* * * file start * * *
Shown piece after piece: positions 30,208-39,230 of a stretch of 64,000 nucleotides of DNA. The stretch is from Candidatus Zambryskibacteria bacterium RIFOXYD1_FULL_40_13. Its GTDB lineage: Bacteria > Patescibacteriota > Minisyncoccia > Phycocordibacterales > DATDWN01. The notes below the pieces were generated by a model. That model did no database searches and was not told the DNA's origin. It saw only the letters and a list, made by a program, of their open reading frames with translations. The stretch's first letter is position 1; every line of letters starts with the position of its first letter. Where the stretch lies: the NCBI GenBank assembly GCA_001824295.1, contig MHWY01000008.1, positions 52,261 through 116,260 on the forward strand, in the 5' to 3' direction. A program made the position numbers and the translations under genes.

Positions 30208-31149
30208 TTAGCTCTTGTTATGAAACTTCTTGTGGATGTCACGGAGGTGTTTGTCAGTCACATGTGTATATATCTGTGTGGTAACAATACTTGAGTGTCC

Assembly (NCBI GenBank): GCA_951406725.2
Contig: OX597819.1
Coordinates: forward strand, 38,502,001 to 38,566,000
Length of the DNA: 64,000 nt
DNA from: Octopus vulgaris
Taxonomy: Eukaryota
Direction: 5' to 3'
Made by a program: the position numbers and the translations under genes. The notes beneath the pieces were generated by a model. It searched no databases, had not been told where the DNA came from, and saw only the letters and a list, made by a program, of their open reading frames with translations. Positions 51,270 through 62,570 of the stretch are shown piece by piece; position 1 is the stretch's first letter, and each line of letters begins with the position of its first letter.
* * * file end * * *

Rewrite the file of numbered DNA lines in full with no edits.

Shown piece after piece: positions 30,208-39,230 of a stretch of 64,000 nucleotides of DNA. The stretch is from Candidatus Zambryskibacteria bacterium RIFOXYD1_FULL_40_13. Its GTDB lineage: Bacteria > Patescibacteriota > Minisyncoccia > Phycocordibacterales > DATDWN01. The notes below the pieces were generated by a model. That model did no database searches and was not told the DNA's origin. It saw only the letters and a list, made by a program, of their open reading frames with translations. The stretch's first letter is position 1; every line of letters starts with the position of its first letter. Where the stretch lies: the NCBI GenBank assembly GCA_001824295.1, contig MHWY01000008.1, positions 52,261 through 116,260 on the forward strand, in the 5' to 3' direction. A program made the position numbers and the translations under genes.

Positions 30208-31149
30208 TTAGCTCTTGTTATGAAACTTCTTGTGGATGTCACGGAGGTGTTTGTCAGTCACATGTGTATATATCTGTGTGGTAACAATACTTGAGTGTCC

Assembly (NCBI GenBank): GCA_951406725.2
Contig: OX597819.1
Coordinates: forward strand, 38,502,001 to 38,566,000
Length of the DNA: 64,000 nt
DNA from: Octopus vulgaris
Taxonomy: Eukaryota
Direction: 5' to 3'
Made by a program: the position numbers and the translations under genes. The notes beneath the pieces were generated by a model. It searched no databases, had not been told where the DNA came from, and saw only the letters and a list, made by a program, of their open reading frames with translations. Positions 51,270 through 62,570 of the stretch are shown piece by piece; position 1 is the stretch's first letter, and each line of letters begins with the position of its first letter.